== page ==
We all have the ability myelinate our circuitry. It is more plentiful in our youth but we can continue to learn new skills until the day that we die. But myelin will not work on its own. The person needs to participate in what Coyle calls deep practice. When I think of deep practice I picture David Beckham as a child, kicking footballs into an empty net as his Mum screams at him for the hundredth time to come indoors and eat. I think of the Toyota production line and how thousands of continuous little improvements all contribute to make the best possible automobile, as quickly and as effortlessly as possible (as described in The Machine That Changed The World). Deep practice is all about doing, making mistakes, making adjustments, doing, making mistakes, making adjustments, doing…well you get the picture.

In addition to the deep practice you need to be fortunate enough to find the right mentors. The blessed coaches of the world who are born with the innate ability to recognise and nurture talent. These mentors are everywhere so don’t cross your fingers and hope they will come! Go out there and grab them for yourself, something I have written about in my mentoring series.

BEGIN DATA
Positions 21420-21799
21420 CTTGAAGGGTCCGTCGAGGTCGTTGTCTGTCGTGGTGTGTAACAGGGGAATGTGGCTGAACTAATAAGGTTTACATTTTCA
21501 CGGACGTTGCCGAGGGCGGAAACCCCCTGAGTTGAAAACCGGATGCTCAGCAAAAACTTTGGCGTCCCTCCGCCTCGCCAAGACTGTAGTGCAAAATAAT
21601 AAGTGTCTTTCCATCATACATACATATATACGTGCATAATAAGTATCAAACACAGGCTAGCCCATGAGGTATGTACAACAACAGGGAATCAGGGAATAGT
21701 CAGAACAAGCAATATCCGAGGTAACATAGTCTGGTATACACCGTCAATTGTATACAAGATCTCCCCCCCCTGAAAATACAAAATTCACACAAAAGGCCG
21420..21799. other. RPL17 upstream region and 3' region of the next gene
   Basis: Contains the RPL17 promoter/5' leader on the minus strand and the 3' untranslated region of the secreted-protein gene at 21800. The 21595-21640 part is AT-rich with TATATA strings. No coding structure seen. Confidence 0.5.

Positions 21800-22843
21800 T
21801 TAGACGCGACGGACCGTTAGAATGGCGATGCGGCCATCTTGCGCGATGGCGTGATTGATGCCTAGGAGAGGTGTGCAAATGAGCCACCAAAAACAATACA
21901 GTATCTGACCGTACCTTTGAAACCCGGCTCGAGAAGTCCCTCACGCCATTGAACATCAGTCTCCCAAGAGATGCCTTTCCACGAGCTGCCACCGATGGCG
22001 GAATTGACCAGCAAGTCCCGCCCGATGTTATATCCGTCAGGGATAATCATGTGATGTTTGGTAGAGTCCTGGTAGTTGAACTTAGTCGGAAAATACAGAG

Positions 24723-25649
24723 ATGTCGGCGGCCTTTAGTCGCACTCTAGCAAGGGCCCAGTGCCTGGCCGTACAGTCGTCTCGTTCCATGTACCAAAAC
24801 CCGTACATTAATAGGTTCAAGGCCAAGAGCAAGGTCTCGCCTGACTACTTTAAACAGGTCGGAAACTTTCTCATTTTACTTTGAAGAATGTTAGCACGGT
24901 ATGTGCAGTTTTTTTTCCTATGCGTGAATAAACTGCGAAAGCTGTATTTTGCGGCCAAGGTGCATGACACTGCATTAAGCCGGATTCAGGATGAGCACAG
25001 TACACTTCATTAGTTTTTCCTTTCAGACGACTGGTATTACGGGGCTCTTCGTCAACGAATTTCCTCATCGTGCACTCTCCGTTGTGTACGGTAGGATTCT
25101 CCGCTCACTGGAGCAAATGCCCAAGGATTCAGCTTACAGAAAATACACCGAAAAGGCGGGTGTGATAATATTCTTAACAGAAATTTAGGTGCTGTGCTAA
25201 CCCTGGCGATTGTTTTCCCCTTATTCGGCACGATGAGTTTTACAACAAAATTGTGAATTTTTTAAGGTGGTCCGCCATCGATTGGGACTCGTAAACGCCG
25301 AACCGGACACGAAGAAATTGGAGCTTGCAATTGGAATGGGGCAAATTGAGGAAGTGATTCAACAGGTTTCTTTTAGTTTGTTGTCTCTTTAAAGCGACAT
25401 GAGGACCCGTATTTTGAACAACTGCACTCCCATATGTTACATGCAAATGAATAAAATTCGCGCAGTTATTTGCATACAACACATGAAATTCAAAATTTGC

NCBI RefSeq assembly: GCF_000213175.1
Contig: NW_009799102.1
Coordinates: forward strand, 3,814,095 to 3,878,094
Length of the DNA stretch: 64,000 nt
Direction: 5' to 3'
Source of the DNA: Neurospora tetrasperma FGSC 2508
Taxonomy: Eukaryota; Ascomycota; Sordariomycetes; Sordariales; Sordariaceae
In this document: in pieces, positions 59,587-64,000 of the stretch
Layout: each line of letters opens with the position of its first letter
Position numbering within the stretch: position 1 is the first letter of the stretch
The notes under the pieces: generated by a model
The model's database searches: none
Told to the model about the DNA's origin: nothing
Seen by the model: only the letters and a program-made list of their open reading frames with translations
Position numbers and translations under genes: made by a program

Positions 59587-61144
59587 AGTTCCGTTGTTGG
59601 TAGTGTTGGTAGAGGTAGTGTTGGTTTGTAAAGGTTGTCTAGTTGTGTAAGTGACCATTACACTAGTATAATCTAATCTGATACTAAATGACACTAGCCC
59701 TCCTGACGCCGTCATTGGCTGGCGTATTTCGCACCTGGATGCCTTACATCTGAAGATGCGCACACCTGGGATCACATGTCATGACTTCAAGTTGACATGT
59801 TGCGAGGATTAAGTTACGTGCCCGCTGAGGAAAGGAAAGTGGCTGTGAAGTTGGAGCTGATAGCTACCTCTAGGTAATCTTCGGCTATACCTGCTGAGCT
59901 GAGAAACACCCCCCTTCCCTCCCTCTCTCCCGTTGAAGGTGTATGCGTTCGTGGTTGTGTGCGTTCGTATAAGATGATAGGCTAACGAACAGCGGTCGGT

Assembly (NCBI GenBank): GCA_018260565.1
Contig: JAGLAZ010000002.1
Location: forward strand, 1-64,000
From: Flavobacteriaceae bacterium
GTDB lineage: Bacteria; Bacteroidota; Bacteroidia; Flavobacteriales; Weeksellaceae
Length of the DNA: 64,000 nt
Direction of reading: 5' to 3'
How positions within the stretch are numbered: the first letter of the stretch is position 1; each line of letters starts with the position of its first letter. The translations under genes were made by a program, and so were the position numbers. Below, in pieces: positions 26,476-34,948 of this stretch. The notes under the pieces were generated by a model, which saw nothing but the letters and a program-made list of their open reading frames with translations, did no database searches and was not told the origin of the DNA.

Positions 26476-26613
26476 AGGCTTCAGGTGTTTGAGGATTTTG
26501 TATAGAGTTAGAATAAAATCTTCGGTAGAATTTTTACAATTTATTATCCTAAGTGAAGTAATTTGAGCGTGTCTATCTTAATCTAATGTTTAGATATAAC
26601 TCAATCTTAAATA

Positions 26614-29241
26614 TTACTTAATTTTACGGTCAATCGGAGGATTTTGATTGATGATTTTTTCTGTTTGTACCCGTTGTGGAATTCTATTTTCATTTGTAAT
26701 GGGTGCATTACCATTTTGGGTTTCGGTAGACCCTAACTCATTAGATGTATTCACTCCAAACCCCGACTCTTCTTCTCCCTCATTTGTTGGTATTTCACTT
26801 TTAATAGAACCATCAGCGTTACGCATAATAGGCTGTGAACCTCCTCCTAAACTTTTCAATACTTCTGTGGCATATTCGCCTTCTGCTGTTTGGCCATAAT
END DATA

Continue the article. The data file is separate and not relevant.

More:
What is it that you want to do? What is holding you back? Now be sensible about this. Don’t plan to win the Olympic Gold medal in the 100 metres if you are 37-years of age. But most things can be managed with at least 10,000 hours or ten years of deep practice. Now that may seem like a long time but ten years ago was only yesterday – wasn’t it?

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  1. Lee,
    I think this is the first time I’ve disagreed with you, while not entirely. Obviously, had Shakespeare not taken up pen and paper, his greatness would not be known today but there are people who yearn to write who will never write well no matter how much they try. We all have our talents and our purpose; I think we have to practice the ones we were given. Interesting subject.